• Just as in previous times that we've used formulas what's actually in the cell is the formula not the actual text, so if you need to do anything else with this column, you'll have to copy and paste it as values only. 

Finding Summaries of Your Raw Data with Column Stats and Explore

Whether you are trying to find out exactly what your data says for purposes of seeing what it says for your hypothesis or finding out what other questions it may answer, or whether you are at the stage where all of those questions are pretty answered and you just want to be able to have the right numbers to assign to your findings or tables to add to your paper or presentation, there are some quick ways you can make organized summaries in Sheets.

Column Stats will let you just create a quick chart or table giving you the information about what is in a column. Explore will let you create that kind of quick table, plus let you ask other questions and combine the information in multiple columns. 

  • Highlight the column you just created, column D. Right-click anywhere on it and from the list of options choose Column Stats. A pop-up window will appear on the right side of the sheet and display a chart letting you know the amount that each of the values in the column appeared. If you scroll down the same summary will appear as a table listing the most and least frequent values for that column. At the bottom, there's also statistics about how many cells appeared in the analysis. 
  • This can be a step you can take if you have an overwhelming amount of data on your sheet and just want to get a sense of which items occur most or least frequently in a given column.
  • You can ask questions that combine the values in multiple columns or perform other mathematic functions using Explore which is the little green button at the bottom right. Click on it, and a pop-up will appear with several different options.
    • At the top is the range that it is being considered for this Explore pop-up which you can alter if you only want to look at a sub-section of the data. 
    • Below that is Answers which is a function to let you just type in a plain-language question and it will answer it for you based on your data. It's frankly, pretty awesome and intuitive to use, which more on how to use it in a second, but it's important to keep in mind that it's not psychic and you need to ask it questions that use the language of the column names or text in your data.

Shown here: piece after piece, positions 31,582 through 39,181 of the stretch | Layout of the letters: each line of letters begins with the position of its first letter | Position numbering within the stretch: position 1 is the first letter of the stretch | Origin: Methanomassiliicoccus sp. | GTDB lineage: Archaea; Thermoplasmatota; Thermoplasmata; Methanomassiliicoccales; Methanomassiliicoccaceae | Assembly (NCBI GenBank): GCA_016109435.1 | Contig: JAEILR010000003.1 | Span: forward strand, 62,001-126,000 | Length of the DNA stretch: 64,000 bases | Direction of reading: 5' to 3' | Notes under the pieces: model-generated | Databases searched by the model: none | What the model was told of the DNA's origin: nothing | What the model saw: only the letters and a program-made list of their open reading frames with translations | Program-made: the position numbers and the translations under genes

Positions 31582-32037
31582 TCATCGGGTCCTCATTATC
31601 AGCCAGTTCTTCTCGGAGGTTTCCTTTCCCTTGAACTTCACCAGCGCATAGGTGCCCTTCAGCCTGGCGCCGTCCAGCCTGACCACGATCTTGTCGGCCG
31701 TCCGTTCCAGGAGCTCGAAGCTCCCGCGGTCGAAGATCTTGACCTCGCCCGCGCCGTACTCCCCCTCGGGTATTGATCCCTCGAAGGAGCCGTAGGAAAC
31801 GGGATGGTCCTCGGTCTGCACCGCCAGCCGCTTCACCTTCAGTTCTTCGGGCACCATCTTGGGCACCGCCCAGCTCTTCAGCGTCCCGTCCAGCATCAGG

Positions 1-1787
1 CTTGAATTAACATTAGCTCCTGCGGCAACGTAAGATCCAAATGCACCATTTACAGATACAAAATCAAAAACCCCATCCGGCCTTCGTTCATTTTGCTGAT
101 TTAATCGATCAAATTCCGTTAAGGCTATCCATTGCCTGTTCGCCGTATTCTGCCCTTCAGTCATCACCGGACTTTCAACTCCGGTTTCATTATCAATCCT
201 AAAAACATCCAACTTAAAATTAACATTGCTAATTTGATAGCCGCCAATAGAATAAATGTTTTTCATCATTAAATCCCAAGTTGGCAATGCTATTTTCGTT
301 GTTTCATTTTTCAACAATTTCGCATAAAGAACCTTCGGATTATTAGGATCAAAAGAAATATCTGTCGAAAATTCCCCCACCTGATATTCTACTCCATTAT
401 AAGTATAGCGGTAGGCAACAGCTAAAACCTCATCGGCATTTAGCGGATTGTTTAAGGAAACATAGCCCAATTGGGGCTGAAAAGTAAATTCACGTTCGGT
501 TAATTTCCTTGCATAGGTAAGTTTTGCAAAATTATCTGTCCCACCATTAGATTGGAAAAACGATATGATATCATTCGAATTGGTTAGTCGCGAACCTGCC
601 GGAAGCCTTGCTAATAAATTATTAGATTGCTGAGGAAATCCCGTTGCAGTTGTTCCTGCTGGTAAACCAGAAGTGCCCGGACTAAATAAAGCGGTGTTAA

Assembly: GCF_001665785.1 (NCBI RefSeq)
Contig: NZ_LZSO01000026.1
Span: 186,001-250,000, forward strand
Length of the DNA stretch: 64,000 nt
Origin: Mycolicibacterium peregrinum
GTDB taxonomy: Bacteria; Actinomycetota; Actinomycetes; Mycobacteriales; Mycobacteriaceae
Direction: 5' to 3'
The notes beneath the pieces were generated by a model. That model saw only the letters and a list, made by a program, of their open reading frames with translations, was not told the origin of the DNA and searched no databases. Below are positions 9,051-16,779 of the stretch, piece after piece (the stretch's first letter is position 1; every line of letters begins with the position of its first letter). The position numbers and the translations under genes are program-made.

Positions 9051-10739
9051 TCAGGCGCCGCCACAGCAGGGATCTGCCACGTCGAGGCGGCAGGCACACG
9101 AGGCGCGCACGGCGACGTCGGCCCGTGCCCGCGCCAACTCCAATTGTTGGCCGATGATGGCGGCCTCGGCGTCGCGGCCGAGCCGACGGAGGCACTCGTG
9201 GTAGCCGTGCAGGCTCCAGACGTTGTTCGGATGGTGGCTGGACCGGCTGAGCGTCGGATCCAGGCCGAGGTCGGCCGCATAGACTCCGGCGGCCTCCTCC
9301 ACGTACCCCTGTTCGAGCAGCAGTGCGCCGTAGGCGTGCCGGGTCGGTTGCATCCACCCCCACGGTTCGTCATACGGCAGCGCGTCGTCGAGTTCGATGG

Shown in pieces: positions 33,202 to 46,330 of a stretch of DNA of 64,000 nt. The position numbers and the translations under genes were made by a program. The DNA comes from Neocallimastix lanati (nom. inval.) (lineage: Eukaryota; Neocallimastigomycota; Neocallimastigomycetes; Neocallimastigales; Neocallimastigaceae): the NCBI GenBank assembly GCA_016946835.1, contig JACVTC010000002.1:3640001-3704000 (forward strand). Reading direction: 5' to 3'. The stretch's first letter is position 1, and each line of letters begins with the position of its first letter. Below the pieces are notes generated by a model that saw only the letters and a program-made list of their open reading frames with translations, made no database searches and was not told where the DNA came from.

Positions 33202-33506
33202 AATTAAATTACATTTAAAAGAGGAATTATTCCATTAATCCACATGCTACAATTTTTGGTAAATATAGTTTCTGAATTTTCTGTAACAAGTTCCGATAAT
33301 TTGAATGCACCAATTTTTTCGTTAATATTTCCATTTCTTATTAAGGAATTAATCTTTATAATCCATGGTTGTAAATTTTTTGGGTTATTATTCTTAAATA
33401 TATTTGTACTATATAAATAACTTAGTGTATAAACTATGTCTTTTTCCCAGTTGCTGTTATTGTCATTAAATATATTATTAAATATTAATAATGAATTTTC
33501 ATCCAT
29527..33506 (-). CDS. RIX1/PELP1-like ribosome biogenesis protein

• After that is a Pivot Table that Explore has auto-generated for you of a summary it guessed you might find interesting based on your data. You can click More to see a selection of other possibilities. We'll get into how to make a pivot table from scratch later in this module
    • Under Analysis there are some graphs that it has auto-generated for you, but we'll get into how to make these from scratch in a few. 
  • For Answers let's try one of the suggested topics. For me, one of them was Most frequent Writer1, and I'll click on it. The Explore window shifts to show me the answer to my question, which is Brian Michael Bendis with a count of 36. If I click on Show Formula it will show me the formula it used to find that answer so I can modify it if I want to use it somewhere else on the sheet for a similar question.
  • You can type in your own questions you want to have answered and it will suggest some options of what it thinks you mean but remember, you have to use the same language as the column names and cell values in the sheet. If I want to find out what percentage of issues have a superheroine and I start typing in How many issues with lady heroes I'll get a "Sorry, couldn't understand your question". This is because the designation used for a comic book with a woman lead that appears in the sheet is actually Female Protagonist and the column that information is stored in is called Gender of Title Protagonist(s) and so the words issues, lady and heroes don't appear anywhere in the columns that can be used to answer my question.
  • If instead I follow the prompts of the suggested questions it provides and write what percentage of Column D is Female Protagonist it will answer my question and it turns out the share of Column D that lists issues about a female protagonist is 6.48%
  • You can use Explore to ask questions that combines information from multiple columns. To find out how many writers were credited on an issue each month I'd write Sum (because I wanted the total) of Total Writers on Issue (since that's the column I wanted totaled) by Month (since that's the column I wanted it broken out by.
  • However as you may find by playing with this Answers function, it can sometimes be difficult to tell it in plain language what you want while still making it a request it can understand.  You might get the same table created more easily by just making a Pivot Table

Making a Pivot Table with Your Data

Pivot Table is a function that a lot of spreadsheet programs have that lets you create a table to summarize the data you've accumulated into a bunch of smaller categories. You can use it to create sums or averages. It's a way to reorganize your data to make it clearer or to cross reference the contents of a few different columns.

  • Go to Data and choose Pivot Table. It will ask you if you wanted to add the table to a new sheet, or add it to one of our existing sheets. Choose New sheet since we don't need it cluttering up this one, and click on Create